Our long held view that BigLaw is among the most conservatively run and change resistant industries on the planet seems understated in light of the tornedos that we’ve been experiencing of late. That said, 2010 served to raise awareness of issues critical to our long term viability such as globalization, diversification of practices as well as personnel, alternative billing and work-life balance and it appears that by and large, while still far from healthy, BigLaw is a better place to live and work as we enter 2011 than it was a year ago.
Listen carefully and you will hear BigLaw breathing a collective sigh of relief as we continue to distance ourselves from the worst financial crisis since the Great Depression and the ensuing havoc that characterized the legal market of 2009.
While “tepid stability amidst continuing uncertainty” may best define the state of the legal market during the second quarter of 2010, stability of any sort has come as welcome relief from the historic tumult that characterized the brutal legal market of 2009.
As predicted, our law firms are now by and large leaner, meaner, and more competitive and also more focused on creating healthy, fair and diverse workplaces flexible enough to meet the needs of increasingly empowered personnel and clients alike. Layoffs are no longer the issue of the day and firms are taking advantage of the best buyer’s market in years to plug holes in practice capacity and acquire rare talent. Moreover, firms are continuing to branch out into emerging markets recognized as necessary hedges to the traditional bread and butter major-market corporate work that has sustained BigLaw for decades.
It would hardly be an overstatement to say that the 2008 debacle of Wall Street hit the world of BigLaw like a tsunami. In October of that year, Thelen’s management — which was already on its last legs after its ill-fated acquisition of Brown Raysman only one year earlier — began parcelling out entire sections of their firm. At the same time Heller Ehrman, whose partners had voted to dissolve on September 26, was closing its cafeterias and starting to remove coffee machines from its numerous offices nationwide. Like falling dominoes, one firm after another began throwing as much baggage overboard as possible in seeming desperation. By the end of the month, Katten had laid off 21 attorneys, Sonnenschein 24 and Clifford Chance 20. Even firm captains were jumping ship. Thacher Proffitt’s Vice Chairman lateralled to Greenberg Traurig and Thelen’s Chairman was reported to be in talks to join Howrey. Firms across the board were scaling back and in some cases eliminating their summer programs outright, forcing law students everywhere to consider debt forgiveness programs and alternative careers even before graduation.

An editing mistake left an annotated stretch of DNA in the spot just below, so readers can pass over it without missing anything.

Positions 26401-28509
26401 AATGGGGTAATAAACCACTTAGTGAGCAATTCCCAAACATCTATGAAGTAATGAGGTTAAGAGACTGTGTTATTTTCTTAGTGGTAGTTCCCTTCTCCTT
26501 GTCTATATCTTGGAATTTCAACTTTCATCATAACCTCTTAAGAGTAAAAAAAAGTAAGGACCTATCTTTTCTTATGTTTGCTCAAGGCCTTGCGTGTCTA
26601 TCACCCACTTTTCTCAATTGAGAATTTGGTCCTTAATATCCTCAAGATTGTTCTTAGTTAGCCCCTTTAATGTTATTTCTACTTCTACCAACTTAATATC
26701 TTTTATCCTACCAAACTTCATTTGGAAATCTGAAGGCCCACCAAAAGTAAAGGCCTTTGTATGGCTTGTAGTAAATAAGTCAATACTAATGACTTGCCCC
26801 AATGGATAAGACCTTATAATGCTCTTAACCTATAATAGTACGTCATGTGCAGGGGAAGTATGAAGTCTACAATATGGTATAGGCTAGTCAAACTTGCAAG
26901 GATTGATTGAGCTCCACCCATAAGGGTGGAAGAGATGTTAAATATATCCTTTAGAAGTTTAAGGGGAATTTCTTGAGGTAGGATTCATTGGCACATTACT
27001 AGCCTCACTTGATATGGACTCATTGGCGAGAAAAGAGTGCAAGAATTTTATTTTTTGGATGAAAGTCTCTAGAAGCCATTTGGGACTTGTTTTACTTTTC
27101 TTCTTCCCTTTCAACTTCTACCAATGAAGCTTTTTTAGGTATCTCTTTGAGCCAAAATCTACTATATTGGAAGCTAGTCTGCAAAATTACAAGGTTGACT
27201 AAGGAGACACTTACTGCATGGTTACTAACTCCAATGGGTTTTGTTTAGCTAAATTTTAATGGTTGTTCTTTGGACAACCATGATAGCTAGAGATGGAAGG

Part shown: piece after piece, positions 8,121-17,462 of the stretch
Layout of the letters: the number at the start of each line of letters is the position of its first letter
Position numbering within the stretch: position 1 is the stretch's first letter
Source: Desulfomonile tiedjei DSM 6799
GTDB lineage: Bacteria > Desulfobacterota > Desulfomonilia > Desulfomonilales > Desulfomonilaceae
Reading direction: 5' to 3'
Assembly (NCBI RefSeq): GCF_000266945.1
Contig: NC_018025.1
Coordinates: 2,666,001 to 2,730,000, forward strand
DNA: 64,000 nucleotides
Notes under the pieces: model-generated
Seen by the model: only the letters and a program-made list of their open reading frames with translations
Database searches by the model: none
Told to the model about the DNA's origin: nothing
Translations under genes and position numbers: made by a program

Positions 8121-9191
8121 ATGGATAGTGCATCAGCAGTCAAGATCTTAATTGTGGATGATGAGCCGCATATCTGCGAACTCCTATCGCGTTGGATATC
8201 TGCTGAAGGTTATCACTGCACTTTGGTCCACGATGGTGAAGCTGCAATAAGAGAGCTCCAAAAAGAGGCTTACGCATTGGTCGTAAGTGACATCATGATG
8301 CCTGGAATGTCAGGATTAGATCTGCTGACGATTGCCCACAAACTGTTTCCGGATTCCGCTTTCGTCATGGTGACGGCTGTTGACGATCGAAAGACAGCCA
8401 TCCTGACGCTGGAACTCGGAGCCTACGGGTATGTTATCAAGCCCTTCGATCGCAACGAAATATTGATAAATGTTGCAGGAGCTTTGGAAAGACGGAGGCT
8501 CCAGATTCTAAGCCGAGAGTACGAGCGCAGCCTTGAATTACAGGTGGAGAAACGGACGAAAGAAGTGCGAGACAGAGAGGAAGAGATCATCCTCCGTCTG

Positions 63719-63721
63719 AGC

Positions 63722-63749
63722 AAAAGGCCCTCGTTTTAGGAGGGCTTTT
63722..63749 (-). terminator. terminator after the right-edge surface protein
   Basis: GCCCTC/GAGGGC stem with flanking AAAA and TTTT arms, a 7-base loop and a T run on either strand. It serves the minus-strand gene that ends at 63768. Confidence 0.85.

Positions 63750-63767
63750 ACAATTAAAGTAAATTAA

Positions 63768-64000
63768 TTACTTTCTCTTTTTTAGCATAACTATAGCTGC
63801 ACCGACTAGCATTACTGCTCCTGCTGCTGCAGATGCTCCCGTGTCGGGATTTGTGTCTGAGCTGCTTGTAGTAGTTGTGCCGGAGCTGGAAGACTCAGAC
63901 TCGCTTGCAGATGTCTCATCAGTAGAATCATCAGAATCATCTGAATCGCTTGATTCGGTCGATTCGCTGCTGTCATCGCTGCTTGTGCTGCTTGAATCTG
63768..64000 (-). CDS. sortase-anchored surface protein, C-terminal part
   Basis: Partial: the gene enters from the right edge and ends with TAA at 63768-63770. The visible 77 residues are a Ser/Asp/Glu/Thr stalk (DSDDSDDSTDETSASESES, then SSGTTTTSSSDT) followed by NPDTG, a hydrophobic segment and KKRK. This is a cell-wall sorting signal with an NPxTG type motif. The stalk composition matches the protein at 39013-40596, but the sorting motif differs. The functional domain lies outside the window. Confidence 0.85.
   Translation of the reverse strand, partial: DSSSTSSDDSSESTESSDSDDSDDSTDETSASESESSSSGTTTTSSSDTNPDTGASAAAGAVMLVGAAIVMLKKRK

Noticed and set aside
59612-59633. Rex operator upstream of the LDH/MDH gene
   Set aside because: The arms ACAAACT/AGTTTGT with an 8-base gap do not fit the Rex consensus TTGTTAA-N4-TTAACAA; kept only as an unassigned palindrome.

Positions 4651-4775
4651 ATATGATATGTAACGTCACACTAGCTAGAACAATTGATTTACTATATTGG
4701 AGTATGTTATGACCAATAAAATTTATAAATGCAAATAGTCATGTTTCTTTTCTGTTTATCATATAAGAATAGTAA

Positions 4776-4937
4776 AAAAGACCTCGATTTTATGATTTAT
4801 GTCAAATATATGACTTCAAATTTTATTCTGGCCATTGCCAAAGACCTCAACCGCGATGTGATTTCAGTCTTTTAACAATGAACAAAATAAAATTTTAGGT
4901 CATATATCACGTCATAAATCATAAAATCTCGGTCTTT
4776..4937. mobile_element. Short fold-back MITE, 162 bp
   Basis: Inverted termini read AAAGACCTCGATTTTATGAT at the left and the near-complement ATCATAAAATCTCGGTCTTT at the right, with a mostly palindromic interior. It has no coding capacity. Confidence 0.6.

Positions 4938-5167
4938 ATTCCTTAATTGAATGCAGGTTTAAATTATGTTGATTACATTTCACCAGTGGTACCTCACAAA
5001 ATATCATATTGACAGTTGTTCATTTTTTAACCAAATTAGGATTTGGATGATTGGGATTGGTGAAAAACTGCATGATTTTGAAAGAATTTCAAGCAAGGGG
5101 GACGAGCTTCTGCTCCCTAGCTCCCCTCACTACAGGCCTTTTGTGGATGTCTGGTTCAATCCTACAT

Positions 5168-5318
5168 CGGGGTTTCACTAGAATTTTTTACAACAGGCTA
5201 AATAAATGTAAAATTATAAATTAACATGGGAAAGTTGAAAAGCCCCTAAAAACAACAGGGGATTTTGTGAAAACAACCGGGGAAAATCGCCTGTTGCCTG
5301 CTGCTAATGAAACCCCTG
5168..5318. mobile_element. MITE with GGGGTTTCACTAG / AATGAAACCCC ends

After almost a decade of continuous ascent in the categories of revenue, profits, salaries and bonuses since the last deep doldrums we experienced following the collapse of the dot-com bubble, BigLaw’s current plunge from the stratosphere feels to most of our players to be more perilous than ever. The prevailing sense of fear was exemplified this week by the venerable Stroock & Stroock & Lavan in announcing that as part of its keep-the-boat-afloat strategy, it is offering its incoming associate class a $75,000 payout to any rookie who elects not to jump on board, eclipsing the significance of Skadden’s historic offer earlier this year to pay associates at a rate of 33 percent of base to take a premature sabbatical.